Running on a high-speed rail


Frankly, I did not expect to have another blog post so soon after the lengthy one just one year ago. However, what has happened over the last year at Sourcegraph was huge, some chaos, some excitement, and of course led me to some thinking (which is good).

Therefore, I decided to write another blog post focusing on my career learnings and thoughts, as a way of celebrating my fourth anniversary of both working at Sourcegraph and my professional career. Be warned to take my words with a grain of salt, the same way you would interact with ChatGPT.

Getting addicted

I was by no means a genius kid, and not one who would have the luxury to get in touch with computer programming in my childhood. No single person in my family tree knows anything about computer programming either. Like how many Asian parents would be pleased, I wanted to be a lawyer, a doctor.

All of this changed after I came to Boston for high school study. Late junior year, I got really bored after school (classes ended at 2:30 PM, sometimes I got detention for being late, but that only took 30 minutes), so I looked around to see what else I could do. I looked at the Microsoft Excel, guess what, it can be programmed using the programming interface called Visual Basic for Application (VBA). I made myself a simple spending tracking system all within Excel, essentially to help myself to understand my spendings. Once I had played enough with the VBA, I asked myself why not do some “real” programming with the full power of Visual Basic, at the time, it was Visual Basic 6.0.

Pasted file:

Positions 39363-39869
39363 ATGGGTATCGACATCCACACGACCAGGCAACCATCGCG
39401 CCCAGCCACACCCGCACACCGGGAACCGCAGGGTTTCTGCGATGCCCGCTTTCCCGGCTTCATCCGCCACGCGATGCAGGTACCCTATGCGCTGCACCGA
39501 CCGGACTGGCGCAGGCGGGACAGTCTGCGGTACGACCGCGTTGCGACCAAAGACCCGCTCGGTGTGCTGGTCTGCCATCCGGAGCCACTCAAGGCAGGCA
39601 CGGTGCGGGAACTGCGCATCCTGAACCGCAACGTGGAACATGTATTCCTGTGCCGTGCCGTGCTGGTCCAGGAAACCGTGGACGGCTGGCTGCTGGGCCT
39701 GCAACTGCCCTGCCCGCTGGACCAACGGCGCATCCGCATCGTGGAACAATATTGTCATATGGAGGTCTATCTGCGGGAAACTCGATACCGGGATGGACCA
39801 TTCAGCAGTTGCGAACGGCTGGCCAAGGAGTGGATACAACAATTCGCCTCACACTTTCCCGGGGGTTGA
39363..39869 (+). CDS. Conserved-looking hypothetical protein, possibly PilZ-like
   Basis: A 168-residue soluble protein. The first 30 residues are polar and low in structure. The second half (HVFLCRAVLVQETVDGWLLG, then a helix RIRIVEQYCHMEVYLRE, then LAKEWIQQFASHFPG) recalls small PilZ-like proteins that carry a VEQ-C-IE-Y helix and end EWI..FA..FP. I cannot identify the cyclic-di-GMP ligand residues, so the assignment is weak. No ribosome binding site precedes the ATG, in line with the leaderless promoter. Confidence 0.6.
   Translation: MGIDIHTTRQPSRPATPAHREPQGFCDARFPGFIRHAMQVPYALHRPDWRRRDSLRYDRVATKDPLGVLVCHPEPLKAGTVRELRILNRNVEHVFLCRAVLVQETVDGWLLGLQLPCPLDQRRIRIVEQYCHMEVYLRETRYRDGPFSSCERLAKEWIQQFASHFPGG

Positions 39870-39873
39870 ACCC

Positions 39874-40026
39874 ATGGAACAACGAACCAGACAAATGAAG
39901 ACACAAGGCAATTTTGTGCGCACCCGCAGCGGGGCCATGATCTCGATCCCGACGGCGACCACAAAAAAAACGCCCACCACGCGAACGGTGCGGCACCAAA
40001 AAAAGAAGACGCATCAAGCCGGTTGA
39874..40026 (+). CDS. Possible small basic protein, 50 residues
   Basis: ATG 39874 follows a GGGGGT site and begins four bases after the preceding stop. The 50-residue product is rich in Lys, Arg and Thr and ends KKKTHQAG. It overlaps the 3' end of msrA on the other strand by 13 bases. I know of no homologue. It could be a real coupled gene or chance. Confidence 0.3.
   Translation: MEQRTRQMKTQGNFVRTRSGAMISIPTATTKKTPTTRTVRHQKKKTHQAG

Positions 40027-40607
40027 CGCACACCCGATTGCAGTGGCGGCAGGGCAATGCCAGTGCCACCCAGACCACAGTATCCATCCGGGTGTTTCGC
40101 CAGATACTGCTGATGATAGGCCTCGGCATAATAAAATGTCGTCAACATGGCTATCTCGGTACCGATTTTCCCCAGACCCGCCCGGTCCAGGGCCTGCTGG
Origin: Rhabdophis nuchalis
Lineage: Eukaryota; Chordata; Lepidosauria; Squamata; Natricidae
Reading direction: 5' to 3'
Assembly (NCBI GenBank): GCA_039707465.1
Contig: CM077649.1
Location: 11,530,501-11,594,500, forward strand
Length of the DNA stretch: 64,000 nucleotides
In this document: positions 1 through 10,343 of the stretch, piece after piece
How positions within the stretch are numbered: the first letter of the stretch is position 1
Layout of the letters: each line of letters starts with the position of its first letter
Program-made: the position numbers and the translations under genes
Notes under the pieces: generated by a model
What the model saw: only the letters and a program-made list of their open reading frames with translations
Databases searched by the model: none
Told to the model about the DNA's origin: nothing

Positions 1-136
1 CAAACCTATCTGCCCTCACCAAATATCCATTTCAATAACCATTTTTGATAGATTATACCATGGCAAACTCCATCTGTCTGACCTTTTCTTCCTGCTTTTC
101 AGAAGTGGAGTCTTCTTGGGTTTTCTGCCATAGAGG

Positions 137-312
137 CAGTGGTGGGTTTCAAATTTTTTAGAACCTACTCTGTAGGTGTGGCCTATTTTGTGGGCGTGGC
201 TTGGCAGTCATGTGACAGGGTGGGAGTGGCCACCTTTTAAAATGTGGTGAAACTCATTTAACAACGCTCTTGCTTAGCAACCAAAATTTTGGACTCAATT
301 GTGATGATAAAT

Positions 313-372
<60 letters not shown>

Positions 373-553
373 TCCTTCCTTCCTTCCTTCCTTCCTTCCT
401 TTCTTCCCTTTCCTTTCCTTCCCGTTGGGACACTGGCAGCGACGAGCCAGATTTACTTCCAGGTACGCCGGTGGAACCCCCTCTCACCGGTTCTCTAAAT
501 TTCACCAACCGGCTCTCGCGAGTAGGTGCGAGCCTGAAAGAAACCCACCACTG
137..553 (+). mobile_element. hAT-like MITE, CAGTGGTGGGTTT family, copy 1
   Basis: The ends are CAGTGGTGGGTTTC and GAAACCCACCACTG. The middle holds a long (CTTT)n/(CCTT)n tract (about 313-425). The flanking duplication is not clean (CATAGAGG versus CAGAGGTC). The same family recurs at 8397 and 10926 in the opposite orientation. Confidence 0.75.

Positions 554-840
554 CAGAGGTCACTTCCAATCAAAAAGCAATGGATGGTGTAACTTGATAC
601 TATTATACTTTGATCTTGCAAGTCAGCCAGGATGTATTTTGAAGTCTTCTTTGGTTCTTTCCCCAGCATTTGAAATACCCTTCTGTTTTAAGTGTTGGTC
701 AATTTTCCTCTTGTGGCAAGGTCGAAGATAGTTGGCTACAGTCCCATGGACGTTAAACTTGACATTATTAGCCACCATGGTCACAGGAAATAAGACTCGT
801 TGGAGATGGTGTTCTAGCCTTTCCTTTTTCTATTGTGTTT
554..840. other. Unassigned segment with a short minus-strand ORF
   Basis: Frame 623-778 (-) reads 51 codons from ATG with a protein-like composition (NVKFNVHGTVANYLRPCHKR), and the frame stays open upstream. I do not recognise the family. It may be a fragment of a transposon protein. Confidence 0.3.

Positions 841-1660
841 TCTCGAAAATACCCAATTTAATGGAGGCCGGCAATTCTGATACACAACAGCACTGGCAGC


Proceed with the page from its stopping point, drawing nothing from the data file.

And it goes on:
Coding is the habit that lasts the longest in my life so far, except breathing. Why? I think because it is really addicting to be able to solve problems with software for others. A little story that I will never forget, sharing with you today.

I was writing a tool for an online gaming guild, and there was a bug reported by the guild leader right before he went to sleep. The next day, he woke up and saw my message and a new version for the tool. He was like “holy shit, the problem is solved after a simple sleep?” Well, fixing the bug itself might be trivial here, but the positive “customer” feedback or reaction is really intriguing me, in a massive, indescribable, speechless way. You have to feel it yourself to really understand it, and I bet most of you know what I’m talking about.